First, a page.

Top 10 Difference Between Academic & Business Writing


In a categorical context, an academic or business writing, should both convey their message clearly to the reader. However, these types of writings differ in nature as they belong to two varying fields. Their purpose, audience, and subject matter are some of the aspects that do not match each other. To explore these and further differences, we have laid out all the major factors that set them apart.

1. Prompt
Academic writings are written by students who are prompted by their teachers. The assignment is designed by the instructors. Academic writing is basically more about completing the requirements of the teacher.
Business writers, on the other hand, write upon personal initiative or when their organization needs them to. A professional writer is at liberty to define and create their own writing tasks.

2. Purpose
The purpose of academic content is for students to demonstrate how much knowledge they have gained. Teachers expect essays or research papers to reflect everything learned in class. A student needs to show that they are able to apply different concepts through their writing.

Business writings are meant to make things happen like attract customers, report sales, and solve issues among many others. Unlike academic writing, it does not monitor or develop the growth of the writer’s potential.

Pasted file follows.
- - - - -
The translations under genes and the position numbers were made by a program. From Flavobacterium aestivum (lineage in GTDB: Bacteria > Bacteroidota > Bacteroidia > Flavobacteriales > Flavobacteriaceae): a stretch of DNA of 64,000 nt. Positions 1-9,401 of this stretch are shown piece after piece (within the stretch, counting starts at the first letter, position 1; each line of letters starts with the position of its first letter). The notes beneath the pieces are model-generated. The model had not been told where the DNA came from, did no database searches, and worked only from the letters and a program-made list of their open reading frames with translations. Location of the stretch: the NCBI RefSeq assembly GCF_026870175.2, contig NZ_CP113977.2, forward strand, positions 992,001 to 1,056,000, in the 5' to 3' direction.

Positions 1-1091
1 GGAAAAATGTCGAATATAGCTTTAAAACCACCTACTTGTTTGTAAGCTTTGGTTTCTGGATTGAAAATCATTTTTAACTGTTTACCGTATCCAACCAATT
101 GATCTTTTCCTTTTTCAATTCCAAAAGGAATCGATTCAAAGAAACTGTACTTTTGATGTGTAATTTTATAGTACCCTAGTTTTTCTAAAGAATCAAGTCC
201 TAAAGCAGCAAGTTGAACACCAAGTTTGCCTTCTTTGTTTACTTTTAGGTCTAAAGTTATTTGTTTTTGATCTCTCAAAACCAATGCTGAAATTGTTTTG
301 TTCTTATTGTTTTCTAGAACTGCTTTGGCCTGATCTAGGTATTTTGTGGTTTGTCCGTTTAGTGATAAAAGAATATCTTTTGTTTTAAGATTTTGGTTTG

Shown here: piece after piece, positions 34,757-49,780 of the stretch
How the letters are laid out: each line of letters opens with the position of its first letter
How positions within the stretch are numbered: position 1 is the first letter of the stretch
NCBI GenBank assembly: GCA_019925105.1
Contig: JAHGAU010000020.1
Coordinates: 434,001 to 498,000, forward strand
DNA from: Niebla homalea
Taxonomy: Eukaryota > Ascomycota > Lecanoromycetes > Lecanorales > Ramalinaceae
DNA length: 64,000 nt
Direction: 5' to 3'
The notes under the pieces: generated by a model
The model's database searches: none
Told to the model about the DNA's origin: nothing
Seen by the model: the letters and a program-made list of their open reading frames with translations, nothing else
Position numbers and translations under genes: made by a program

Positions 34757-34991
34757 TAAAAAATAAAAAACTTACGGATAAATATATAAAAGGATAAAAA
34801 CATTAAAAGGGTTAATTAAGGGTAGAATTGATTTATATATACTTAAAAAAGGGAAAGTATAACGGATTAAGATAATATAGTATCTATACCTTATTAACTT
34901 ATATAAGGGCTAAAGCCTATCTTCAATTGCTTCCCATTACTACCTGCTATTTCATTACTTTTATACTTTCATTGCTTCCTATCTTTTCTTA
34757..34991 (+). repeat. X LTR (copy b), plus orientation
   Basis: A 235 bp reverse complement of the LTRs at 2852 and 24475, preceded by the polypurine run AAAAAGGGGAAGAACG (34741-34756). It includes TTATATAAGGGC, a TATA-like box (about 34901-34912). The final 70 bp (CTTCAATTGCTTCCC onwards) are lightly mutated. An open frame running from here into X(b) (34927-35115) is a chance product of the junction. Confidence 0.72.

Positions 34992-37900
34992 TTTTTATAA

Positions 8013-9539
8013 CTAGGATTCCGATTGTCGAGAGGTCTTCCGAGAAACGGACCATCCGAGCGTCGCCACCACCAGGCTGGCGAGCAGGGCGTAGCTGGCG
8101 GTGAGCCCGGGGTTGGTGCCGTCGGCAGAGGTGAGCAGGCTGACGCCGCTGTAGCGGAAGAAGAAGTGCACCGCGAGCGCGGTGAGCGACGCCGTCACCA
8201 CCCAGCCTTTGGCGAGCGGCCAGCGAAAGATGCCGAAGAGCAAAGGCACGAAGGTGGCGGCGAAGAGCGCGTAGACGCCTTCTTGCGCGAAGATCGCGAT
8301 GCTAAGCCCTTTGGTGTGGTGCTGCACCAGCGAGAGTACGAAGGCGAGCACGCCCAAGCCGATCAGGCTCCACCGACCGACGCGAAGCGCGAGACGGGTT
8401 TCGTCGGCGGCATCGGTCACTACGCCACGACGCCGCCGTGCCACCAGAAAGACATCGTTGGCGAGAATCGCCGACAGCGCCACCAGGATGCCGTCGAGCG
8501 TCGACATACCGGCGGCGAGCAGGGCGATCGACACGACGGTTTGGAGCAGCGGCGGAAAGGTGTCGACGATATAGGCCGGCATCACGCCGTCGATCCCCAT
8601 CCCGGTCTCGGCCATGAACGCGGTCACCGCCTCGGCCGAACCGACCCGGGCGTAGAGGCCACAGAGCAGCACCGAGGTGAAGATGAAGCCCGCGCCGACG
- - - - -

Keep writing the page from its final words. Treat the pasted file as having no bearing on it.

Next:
3. Audience
The audience of academic writing is most often just a professor. Sometimes experts of a particular field might read it too. But business writing has a vast array of target audiences. It consists of stakeholders, clients, employees, managers, agencies, lawyers, and more. Non-academic writing caters to the interests and needs of a lot of people.

4. Genre
Term papers, journals, essays, oral reports, exam answers, etc. all come under the category of academic writing. Business writing consists of memos, proposals, letters, reports, business plans, and performance evaluations. Audit reports, contracts, marketing plans, handbooks, and manuals also belong to the same genre.

5. Ownership
The sole owner of an academic piece is the student who has written it. The failure or success of the writing only affects its owner. While a business writer is creating content for the company. Therefore, anything they write is owned by the company. It might often include confidential and vital information.

6. Constraints
Academic writing is more flexible in most cases. Through the writing process, a student is free to choose the environment they want to write in. They also have the independence to show their own perspective as long as they stay within the premises of the topic.

As a business writer meeting, urgent deadlines is crucial. These deadlines are set by employers to cater to the needs of their company. There are many distractions at the workplace where business content is written. Moreover, the writer is rarely allowed to include their own honest opinion on the material.

7. Process